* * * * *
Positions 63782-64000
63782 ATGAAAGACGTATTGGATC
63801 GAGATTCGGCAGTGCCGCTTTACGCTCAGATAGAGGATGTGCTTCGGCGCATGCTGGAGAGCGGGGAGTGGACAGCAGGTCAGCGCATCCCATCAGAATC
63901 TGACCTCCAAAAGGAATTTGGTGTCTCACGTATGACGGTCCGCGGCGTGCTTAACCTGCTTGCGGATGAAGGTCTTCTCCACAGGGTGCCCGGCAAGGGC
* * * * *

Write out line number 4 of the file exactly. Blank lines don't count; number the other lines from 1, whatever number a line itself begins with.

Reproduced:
63901 TGACCTCCAAAAGGAATTTGGTGTCTCACGTATGACGGTCCGCGGCGTGCTTAACCTGCTTGCGGATGAAGGTCTTCTCCACAGGGTGCCCGGCAAGGGC